That there is less favourable treatment of Hourly Paid staff and staff on casual contracts is a fact that is difficult to dispute.
Less favourable treatment:
- Pay differential: At a typical FE college, HPL pay is approx. £25 per hour including preparation, marking and administration. Therefore a full time equivalent HPL, teaching 23 hours a week would earn just under £21,000. This compares less favourably to Main Grade Staff who earn between £26,000 and £38,00 (approx. qualified). The differentials are similar for HE and ACE lecturers. HPLs in all sectors accrue a pay differential of tens of thousands of pounds. For example, Robert has been an Hourly Paid Media Lecturer at a college for 10 years on an average of 14 hours a week. His gross annual salary is approximately £13,000. His 0.6 fractional colleague, similarly experienced and qualified, earns £22,800 a year. Over his 10 years’ service, Robert has accrued a pay differential of £98,000.
- No reward for experience: HPL pay is often fixed, whereas Main Grade Staff usually move up on a pay spine.
- Pension contributions: Because of the significant difference in pay, HPLs accrue a much smaller pension.
- Salary insecurity: HPLs can experience extreme variations in their pay as a result of timetable changes throughout and between academic years. These changes can be significant and are sometimes implemented with very little notice. As a result of this salary insecurity, it can be difficult to get a mortgage or bank loans.
- Loss of work: Main Grade Lecturers are often prioritised for allocation of teaching hours. This means that HPLs are, by default, prioritised for redundancy.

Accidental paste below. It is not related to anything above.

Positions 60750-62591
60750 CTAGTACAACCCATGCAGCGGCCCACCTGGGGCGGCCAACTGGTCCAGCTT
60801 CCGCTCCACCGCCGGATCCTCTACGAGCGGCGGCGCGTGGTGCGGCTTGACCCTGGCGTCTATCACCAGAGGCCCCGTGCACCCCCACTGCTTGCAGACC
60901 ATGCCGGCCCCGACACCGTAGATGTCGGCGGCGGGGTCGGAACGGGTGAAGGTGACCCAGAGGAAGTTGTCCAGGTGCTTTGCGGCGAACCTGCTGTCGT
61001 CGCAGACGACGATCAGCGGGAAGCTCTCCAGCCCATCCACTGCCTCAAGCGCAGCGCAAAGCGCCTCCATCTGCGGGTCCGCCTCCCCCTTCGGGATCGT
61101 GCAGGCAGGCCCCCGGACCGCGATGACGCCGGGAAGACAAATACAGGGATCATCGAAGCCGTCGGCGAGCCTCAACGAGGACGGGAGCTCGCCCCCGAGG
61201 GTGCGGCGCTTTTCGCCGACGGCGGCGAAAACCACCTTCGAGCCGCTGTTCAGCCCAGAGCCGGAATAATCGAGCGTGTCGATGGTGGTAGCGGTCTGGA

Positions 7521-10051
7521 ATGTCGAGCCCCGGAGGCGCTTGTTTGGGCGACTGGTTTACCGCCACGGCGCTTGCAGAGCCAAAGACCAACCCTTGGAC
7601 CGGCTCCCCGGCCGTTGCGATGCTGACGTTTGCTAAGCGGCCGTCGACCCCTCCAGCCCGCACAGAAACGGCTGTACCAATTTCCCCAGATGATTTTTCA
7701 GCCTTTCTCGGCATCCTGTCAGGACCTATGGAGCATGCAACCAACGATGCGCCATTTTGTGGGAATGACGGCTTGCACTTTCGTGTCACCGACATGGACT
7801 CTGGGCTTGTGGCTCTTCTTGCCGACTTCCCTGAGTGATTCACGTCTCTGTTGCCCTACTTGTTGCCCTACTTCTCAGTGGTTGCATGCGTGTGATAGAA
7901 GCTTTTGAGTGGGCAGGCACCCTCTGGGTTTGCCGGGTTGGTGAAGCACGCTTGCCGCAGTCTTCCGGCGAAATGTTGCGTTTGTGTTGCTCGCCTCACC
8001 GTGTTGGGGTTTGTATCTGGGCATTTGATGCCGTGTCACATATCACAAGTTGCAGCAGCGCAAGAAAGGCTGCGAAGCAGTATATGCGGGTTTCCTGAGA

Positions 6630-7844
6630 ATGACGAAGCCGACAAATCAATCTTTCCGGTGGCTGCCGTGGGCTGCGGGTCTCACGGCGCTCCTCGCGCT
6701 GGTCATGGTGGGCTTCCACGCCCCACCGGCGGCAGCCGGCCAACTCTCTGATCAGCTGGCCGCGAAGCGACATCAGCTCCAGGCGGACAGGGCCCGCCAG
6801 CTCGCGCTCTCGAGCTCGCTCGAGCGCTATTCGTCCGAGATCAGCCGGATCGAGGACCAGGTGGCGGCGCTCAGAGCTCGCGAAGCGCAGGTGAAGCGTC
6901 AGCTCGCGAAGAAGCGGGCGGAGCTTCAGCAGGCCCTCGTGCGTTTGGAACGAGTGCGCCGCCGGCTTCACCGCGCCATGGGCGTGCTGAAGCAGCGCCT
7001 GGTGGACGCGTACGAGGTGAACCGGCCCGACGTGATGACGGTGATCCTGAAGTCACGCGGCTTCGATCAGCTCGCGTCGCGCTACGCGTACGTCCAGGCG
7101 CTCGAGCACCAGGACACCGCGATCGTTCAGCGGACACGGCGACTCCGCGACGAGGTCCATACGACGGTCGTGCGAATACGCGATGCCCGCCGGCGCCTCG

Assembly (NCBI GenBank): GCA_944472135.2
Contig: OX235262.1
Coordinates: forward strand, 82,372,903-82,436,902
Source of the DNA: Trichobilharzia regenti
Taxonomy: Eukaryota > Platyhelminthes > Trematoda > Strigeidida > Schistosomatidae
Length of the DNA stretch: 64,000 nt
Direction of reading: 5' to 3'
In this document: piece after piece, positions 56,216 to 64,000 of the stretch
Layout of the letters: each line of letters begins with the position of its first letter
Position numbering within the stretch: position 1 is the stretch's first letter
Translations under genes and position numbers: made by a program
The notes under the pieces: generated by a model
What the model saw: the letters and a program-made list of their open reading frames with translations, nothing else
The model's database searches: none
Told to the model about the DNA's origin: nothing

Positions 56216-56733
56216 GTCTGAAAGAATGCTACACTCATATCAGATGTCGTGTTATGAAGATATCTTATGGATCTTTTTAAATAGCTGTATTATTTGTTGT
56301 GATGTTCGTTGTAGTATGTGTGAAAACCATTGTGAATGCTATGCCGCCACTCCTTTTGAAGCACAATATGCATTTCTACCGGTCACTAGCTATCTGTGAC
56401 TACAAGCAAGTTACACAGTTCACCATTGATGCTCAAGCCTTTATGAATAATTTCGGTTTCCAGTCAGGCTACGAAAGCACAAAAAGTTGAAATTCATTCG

- Lack of access to redundancy procedures and pay: Zero hour contracts apparently allow for an HPL to be on zero hours, yet still a retained member of staff, thus ineligible for redundancy.
- Timetable allocation: HPLs are often timetabled after their Main Grade colleagues. They are therefore prone to be allocated non-mainstream courses.
- Marginalisation: HPLs may be less favourably treated in terms of access to desks, equipment, staff development etc. In addition, they may have less access to the infrastructure of the institution such as colleague support and the ability to access and implement policies and procedures.
- Unpaid overtime: it is a particularly bitter fact for HPLs that the amount of work required bears little relation to the number of hours they are being paid for, and therefore their actual hourly pay is often even lower.
Our experiences at London Region are that there are a vast range of employment practices with respect to HPLs. Some institutions appear to employ the majority of their staff on a casual basis whilst others have a larger proportion of Main Grade Staff. There is also an imbalance in the use of HPLs within institutions with some departments heavily reliant on HPLs and others mainly fractional or full-time Main Grade Staff.
Over recent years, active UCU branches have challenged these practices to varying degrees of success. Some branches such as Tower Hamlets, UCL and CONEL (now CHENEL) have campaigned for and won block fractionalisations in the past. However, there is a recent trend for further casualisation, very often achieved through the replacement of ‘redundant’ Main Grade Lecturers with HPLs. In our experience, this has occurred in institutions who had previously won fractionalisation agreements, thus reversing the gains of previous campaigns.
It is obvious that we urgently need to step up our challenge of the ‘permanent’ use of Hourly Paids. If we do not, there is a danger that the current trend of casualisation will compromise the effectiveness of our union.